2020 was difficult for everyone, but marginalised groups have faced a unique set of challenges over the last 12 months.
The Black Lives Matter (BLM) movement has been active since 2013, following the shooting of African-American teenager Trayvon Martin, and the subsequent acquittal of his murderer George Zimmerman. Seven years later in May of 2020, the murder of George Floyd by police in Minneapolis triggered global fury surrounding racial inequality, seeing the movement hit critical pitch.
Around the world, communities protested the murder of George Floyd and racial discrimination, police brutality and colonialism in their own countries. In Australia, protests revolved around the continual discrimination against Aboriginal and Torres Strait Islander peoples, including the deaths of Indigenous peoples in police custody. In the UK protesters marched against the murder of citizens of colour killed by police including 29-year-old Mark Duggan and removed public statues of historical figures that were slave traders.
The BLM movement clearly reiterated that racism is one of the greatest issues facing society today and that Black, Indigenous and people of colour (BIPOC) continue to experience racism throughout their lives. The movement also caused a change in dialogue around racism, making clear that white members of society need to examine their own privilege in not encountering racially-driven discrimination and bias.
In the workplace, this can mean having tough discussions to enact real change. Businesses may have an anti-discrimination policy in place but are they really interrogating their organisational structures? Are they ensuring that they are listening to their BIPOC staff and hiring or promoting BIPOC to their leadership teams? Are they responding properly to racial discrimination and microaggresssions when they see it?
During a year when there was so much public discourse about race, many workplaces still fell short in supporting their employees. 47% of African American job seekers and employees have quit a job after witnessing or experiencing discrimination at work. 48% of Australian Aboriginal or Torres Strait Islander employees have experienced discrimination or harassment at work in the last 12 months. BIPOC are still very underrepresented in leadership positions. Caucasian/White men still hold 66% of all Fortune 500 board seats and 91% of chairmanships on those boards.
Disappointingly, only 25% of white employees say they’ve spoken out against racial discrimination at work.
Despite how far it might seem we’ve come in terms of gender equality at work, in 2021 the numbers surrounding this issue continue to be troubling.
The #MeToo momentum of the last few years has demonstrated how widespread harassment continues to be in the workplace. LeanIn’s Women in the Workplace 2020 study found that 73% of women continued to face discrimination at work on a daily basis.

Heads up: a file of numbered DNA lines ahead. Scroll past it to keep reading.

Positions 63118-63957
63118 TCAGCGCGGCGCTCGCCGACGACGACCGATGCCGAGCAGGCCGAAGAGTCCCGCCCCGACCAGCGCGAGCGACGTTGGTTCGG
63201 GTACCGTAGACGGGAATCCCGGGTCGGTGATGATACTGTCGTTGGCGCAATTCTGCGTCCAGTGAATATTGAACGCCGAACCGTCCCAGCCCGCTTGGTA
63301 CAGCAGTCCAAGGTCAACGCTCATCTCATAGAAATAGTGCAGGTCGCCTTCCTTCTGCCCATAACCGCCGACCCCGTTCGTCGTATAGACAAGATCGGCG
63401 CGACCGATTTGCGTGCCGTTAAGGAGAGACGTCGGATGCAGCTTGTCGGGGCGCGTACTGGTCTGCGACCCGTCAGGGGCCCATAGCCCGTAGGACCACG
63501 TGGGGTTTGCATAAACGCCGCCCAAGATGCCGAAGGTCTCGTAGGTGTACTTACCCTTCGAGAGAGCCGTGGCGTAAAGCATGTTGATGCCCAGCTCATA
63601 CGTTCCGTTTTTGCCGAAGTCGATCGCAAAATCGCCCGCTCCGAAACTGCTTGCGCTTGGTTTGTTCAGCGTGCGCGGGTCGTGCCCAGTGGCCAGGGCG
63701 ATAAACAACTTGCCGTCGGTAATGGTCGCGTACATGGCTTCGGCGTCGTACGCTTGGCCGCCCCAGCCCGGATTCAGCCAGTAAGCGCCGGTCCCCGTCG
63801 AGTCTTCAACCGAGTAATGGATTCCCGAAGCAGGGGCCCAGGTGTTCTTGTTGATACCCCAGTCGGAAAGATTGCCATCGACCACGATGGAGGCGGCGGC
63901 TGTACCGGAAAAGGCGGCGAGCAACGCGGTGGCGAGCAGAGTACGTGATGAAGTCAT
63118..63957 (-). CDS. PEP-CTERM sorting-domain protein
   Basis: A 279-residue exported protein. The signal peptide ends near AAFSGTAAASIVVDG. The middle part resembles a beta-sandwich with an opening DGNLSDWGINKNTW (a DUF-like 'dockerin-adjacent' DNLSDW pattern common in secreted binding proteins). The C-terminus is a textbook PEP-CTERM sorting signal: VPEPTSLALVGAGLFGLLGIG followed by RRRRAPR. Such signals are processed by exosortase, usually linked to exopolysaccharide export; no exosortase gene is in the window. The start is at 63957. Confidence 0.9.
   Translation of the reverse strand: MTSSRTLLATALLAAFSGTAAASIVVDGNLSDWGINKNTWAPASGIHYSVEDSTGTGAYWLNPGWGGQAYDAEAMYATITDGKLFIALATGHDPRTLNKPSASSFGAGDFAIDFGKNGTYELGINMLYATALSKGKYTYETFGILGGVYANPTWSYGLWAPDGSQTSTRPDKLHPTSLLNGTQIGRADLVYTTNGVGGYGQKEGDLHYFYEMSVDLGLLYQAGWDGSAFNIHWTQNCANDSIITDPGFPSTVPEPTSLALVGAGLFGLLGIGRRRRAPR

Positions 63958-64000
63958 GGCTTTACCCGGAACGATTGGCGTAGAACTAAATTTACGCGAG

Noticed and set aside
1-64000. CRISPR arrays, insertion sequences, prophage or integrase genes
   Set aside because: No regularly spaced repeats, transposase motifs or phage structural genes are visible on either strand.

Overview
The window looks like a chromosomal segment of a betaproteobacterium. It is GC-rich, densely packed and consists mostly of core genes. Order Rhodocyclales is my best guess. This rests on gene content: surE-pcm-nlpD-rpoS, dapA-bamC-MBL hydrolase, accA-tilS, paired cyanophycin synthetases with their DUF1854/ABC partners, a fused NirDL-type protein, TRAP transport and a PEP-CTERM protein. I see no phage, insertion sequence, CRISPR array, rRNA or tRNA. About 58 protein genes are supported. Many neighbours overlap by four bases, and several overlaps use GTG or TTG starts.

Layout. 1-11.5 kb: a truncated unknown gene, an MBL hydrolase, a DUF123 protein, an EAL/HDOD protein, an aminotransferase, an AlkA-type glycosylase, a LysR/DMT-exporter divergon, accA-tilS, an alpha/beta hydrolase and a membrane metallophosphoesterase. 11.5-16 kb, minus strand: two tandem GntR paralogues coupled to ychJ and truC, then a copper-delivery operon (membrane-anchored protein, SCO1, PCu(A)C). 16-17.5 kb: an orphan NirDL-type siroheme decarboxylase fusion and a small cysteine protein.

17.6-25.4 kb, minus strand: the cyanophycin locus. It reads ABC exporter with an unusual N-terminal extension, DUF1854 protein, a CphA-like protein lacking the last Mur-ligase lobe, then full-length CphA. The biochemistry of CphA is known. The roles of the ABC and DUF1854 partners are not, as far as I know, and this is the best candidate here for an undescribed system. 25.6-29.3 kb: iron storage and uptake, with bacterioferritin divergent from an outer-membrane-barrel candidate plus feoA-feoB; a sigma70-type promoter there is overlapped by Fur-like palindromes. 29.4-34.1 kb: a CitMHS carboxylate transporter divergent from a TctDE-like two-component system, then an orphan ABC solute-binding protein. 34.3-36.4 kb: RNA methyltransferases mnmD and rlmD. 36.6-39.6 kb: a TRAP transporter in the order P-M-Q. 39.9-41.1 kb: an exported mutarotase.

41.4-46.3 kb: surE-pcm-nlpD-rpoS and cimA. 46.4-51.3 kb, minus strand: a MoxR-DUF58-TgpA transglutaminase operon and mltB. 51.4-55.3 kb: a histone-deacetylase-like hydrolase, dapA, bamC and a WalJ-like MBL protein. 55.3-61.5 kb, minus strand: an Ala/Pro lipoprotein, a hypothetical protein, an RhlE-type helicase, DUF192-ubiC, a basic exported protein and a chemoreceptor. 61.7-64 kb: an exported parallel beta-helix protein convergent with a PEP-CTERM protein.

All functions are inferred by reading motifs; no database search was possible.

The gender pay gap also endures into 2021, with the UN estimating that the gap stands at 23% globally. This can be attributed to persistent historical and structural inequalities, poverty that disadvantages women and a lack of opportunities. A common misconception is that of ‘if you don’t ask you don’t get’, assuming that women aren’t pursuing upper management opportunities at the same rate as men. LeanIn’s Equal Pay Report found that women ask for promotions just as often as men, yet for every 100 entry-level men promoted to manager-level roles, only 72 women are promoted.
The pandemic has also put extra pressure on women, especially in terms of balancing home and work responsibilities. Although working from home can have great benefits for working parents, the numbers are showing that the pressure being put on women is disproportionate. Research tells us that mothers are three times as likely as fathers to be responsible for most of their family’s housework and childcare during Covid-19, leading over 25% of women to consider downsizing their careers or leaving the workforce.
Again the numbers show that ensuring gender equality pays off for companies. A 2019 McKinsey analysis found that companies in the top quartile for gender diversity on executive teams were 25% percent more likely to have above-average profitability than companies in the fourth quartile. On a global scale, $12 trillion (yes, trillion!) USD could be added to global GDP if the gender gap is narrowed by 2025.
Experiences of LGBTQ+ peoples in the workplace
In June of 2020, the US Supreme Court handed down a landmark ruling that barred employers from discriminating against queer and transgender employees. This was the latest of many fights happening around the world to introduce or strengthen legislation to protect the LGBTQ+ community in the workplace.
As legislation continues to be developed, workplaces can still go a long way in advocating for their LGBTQ+ employees. 47% of LGBTQ+ employees have had people make incorrect assumptions about their abilities in the last 12 months. Three in 20 LGBTQ+ women believe that their sexual orientation will negatively affect their career advancement at work. For LGBTQ+ men, this number is even higher, at six in 20.
The LGBTQ+ community can often find themselves in an uncomfortable social environment at work, with 50% of employees reporting that they have to come out at work at least once a week. Trans and gender-diverse employees are almost twice as likely to hear sexist jokes about people of their gender or to hear demeaning comments about people like themselves, and they are more than three times more likely to feel like they can’t talk about themselves or their life outside work. This is likely part of the reason why trans people are much more likely to frequently think about leaving their company.